Rabbi Adin Steinsaltz, credited with having made Jewish sacred texts accessible to the general public, died Friday in Jerusalem at the age of 83, to tributes from Israeli leaders.
In accordance with Jewish tradition he was buried later the same day, in a ceremony at the city’s Mount of Olives cemetery.
An AFP photographer said that about 200 friends and relatives, wearing facemasks in accordance with coronavirus regulations, took part.
Steinsaltz devoted more than four decades to translating the Talmud, the central text of Judaism, from Babylonian to modern Hebrew, a 25-volume work of reference, as well as being a prolific author himself.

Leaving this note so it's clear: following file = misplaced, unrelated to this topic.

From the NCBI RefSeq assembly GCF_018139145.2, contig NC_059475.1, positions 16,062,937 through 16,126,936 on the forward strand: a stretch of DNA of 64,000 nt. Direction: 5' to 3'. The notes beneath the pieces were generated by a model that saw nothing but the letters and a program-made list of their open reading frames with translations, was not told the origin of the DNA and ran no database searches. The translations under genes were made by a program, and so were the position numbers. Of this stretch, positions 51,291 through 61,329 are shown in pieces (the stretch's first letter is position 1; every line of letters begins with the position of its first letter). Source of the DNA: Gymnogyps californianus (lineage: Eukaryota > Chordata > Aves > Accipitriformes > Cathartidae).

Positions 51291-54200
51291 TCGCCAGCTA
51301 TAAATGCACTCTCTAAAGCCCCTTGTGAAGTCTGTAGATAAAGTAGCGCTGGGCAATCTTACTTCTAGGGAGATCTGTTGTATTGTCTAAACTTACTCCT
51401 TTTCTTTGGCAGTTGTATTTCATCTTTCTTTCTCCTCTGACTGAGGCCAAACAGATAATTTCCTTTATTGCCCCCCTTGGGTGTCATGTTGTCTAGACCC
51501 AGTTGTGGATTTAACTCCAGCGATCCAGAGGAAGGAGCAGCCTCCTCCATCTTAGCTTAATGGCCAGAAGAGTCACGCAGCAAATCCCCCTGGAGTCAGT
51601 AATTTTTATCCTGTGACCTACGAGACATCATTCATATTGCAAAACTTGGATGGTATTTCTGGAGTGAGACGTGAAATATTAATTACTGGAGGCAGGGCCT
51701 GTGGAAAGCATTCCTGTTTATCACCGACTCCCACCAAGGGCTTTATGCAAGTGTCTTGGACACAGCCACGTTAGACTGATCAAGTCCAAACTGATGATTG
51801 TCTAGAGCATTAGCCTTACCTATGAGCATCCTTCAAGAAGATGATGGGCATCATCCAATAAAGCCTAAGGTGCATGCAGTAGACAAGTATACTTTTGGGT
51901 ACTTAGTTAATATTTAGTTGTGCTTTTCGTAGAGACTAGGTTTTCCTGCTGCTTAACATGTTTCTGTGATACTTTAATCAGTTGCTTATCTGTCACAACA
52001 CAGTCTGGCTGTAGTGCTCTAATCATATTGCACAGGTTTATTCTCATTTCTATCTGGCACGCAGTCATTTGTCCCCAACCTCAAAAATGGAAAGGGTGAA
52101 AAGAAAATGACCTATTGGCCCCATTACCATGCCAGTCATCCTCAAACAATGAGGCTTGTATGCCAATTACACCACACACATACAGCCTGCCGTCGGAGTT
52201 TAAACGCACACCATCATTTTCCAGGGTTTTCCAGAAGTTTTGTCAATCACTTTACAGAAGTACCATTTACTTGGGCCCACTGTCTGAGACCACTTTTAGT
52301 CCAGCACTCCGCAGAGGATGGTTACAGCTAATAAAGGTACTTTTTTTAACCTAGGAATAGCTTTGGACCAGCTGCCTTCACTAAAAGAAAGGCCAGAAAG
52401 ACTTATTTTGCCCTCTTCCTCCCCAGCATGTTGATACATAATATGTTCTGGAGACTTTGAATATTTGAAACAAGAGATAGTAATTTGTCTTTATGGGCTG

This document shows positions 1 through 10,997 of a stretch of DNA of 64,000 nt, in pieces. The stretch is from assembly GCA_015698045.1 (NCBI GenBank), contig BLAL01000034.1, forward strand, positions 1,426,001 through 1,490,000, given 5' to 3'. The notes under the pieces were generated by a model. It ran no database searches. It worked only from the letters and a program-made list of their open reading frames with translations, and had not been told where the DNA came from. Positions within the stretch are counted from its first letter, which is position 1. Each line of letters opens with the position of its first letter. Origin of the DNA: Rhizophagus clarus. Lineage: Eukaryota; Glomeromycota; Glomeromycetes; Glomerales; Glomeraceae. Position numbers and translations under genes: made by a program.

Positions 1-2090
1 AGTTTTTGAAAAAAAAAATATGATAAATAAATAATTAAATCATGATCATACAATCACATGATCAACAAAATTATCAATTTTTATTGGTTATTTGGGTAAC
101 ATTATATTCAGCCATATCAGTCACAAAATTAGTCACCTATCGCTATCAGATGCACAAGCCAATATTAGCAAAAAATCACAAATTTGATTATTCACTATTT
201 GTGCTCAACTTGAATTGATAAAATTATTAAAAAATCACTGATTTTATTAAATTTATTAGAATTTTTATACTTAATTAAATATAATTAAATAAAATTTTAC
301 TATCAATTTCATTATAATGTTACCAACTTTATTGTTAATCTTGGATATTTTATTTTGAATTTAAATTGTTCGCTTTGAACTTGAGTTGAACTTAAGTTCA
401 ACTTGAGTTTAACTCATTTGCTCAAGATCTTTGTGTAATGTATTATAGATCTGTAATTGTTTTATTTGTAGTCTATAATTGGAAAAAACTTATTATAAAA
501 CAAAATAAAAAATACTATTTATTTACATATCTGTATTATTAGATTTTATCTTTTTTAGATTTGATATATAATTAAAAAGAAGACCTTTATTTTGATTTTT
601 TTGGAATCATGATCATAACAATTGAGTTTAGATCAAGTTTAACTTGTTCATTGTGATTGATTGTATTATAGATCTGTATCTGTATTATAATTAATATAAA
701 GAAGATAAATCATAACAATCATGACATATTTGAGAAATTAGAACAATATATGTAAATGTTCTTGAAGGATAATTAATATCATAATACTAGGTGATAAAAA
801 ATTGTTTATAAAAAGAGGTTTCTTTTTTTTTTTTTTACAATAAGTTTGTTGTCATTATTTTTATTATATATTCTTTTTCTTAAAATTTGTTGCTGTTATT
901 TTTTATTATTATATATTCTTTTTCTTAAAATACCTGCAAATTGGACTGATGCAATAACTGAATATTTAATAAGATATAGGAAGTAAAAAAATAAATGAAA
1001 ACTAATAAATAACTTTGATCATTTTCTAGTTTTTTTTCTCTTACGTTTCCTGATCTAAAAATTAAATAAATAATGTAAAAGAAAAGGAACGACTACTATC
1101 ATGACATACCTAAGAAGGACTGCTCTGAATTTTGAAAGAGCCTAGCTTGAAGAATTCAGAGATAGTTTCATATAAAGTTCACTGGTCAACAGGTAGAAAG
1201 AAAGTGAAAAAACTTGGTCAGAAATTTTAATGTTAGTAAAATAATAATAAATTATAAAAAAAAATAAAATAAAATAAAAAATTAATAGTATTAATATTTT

Prime Minister Benjamin Netanyahu paid tribute to an “immense scholar, genius of the Torah and man of exceptional spirit”, while President Reuven Rivlin said Steinsaltz had “enabled the people of Israel to access the Talmud in clear and accessible Hebrew”.
He was hailed by an Israeli historian as a “once-in-a-millennium scholar”, in the words of Time magazine, for a lifetime of work for which he was awarded the prestigious Israel Prize.
Although he suffered a stroke in 2016 that made him lose his speech, Steinsaltz kept on working. Jerusalem’s Shaare Tzedek hospital said he died of an illness, without elaborating.